Is the use of surveillance technologies justifiable in light of its effects on the well-being of single mothers . . . (thesis)
The surveillance of single mothers on welfare is a difficult issue to evaluate given that it involves balancing individual privacy rights with citizens' interests in ensuring that government money is being used effectively and non-fraudulently. This essay explores the way in which surveillance is used to combat welfare fraud in the US and whether its use, both theoretically and in reality, is justifiable within its cultural context. I will first discuss the definition of privacy offered by various prominent privacy scholars to provide a comprehensive definition, one that relies heavily on the perspectives advanced by Ruth Gavison's arguments and Martha Nussbaum's capabilities approach. Second, I will delve into an ethical framework for determining the justifiability of a given action that is grounded in two requirements: first, that the purpose of an act is justifiable within its cultural context; and second, that the act itself is both effective and necessary. This framework will be applied to the surveillance that single mothers receiving benefits from the US welfare system are subjected to in order to demonstrate that much of the additional monitoring that they are subjected to is unjustifiable. [From Introduction]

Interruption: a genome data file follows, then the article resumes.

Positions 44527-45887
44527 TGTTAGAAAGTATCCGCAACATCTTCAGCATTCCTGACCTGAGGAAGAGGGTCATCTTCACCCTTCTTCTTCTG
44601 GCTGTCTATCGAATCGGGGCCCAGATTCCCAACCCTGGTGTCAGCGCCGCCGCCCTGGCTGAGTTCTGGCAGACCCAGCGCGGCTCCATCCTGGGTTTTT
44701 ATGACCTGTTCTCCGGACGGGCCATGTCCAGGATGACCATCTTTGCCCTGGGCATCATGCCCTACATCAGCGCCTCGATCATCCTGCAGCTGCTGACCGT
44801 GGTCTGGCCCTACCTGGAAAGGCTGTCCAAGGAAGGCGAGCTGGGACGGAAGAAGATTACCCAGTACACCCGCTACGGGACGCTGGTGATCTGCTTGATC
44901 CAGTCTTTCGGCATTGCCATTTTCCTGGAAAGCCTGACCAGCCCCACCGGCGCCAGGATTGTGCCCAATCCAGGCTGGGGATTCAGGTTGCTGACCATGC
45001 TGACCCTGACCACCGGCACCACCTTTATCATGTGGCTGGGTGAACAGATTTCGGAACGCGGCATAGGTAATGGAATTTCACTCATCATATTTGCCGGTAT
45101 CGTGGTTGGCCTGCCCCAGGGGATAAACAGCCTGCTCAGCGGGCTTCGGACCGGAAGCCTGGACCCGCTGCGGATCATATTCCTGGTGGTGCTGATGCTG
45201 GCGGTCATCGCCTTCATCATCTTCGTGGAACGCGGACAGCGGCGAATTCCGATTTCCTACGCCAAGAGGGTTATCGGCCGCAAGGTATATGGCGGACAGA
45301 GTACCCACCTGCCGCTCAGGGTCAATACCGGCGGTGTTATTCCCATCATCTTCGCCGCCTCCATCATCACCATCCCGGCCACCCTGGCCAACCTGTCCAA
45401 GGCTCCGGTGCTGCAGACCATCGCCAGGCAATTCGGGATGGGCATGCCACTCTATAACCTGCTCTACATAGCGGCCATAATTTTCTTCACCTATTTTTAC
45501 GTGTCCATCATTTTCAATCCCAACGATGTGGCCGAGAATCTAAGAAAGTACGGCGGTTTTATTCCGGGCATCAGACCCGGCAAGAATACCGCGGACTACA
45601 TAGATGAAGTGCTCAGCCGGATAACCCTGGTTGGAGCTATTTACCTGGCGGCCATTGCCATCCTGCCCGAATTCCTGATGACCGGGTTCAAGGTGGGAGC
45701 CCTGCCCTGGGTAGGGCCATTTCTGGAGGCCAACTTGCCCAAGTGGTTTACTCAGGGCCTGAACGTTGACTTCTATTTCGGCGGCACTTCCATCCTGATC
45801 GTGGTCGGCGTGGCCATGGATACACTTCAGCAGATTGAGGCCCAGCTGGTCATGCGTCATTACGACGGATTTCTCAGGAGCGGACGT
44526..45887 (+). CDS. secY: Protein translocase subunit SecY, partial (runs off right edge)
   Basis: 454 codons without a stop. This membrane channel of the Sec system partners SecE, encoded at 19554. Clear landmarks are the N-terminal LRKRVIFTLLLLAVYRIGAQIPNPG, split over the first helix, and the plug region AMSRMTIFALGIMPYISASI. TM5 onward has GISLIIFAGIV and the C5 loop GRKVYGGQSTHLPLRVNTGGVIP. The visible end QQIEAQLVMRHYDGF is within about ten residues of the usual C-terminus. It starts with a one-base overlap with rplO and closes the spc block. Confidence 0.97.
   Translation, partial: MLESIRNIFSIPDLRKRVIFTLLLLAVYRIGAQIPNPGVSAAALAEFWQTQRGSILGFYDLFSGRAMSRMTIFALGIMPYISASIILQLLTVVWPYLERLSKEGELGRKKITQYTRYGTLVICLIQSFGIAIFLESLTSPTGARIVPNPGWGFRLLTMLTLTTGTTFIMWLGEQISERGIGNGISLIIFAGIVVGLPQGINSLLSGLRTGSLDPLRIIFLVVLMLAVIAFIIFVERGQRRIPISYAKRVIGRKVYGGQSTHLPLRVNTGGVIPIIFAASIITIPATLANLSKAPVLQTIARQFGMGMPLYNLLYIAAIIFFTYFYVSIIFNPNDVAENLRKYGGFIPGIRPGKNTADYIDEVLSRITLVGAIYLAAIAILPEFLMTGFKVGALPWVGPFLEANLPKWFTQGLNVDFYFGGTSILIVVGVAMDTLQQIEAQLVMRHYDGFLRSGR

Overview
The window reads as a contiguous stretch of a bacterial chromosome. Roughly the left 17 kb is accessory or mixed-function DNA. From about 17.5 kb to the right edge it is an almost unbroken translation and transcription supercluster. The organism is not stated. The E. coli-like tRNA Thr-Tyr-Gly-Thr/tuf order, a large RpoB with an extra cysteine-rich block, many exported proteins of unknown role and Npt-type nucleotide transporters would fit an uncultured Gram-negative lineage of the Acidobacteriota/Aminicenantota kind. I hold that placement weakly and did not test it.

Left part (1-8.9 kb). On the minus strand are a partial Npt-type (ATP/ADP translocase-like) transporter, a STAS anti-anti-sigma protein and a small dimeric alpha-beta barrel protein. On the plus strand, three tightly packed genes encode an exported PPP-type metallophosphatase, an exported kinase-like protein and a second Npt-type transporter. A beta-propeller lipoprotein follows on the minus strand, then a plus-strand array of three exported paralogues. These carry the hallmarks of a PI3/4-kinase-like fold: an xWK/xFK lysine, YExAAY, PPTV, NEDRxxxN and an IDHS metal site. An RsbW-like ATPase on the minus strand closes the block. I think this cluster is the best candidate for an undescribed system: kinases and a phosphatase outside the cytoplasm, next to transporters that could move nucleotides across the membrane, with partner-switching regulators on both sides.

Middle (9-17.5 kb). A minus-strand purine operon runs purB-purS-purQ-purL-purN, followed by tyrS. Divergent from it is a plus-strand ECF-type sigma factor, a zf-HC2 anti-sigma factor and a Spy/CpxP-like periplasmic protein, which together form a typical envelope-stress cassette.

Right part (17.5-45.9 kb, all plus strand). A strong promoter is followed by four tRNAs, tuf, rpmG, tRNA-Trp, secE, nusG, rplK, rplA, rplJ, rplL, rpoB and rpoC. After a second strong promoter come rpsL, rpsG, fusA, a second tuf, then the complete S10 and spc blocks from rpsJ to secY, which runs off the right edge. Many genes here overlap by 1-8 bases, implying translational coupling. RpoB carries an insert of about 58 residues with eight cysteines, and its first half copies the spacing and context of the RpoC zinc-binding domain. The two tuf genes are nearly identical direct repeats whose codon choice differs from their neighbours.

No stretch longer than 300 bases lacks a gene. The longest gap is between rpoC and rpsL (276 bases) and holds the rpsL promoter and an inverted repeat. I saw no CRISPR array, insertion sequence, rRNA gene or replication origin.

Capstone; [FULL-TEXT RESTRICTED TO WASHINGTON AND LEE UNIVERSITY LOGIN]Mohini Tangri is a member of the Class of 2019 of Washington and Lee University.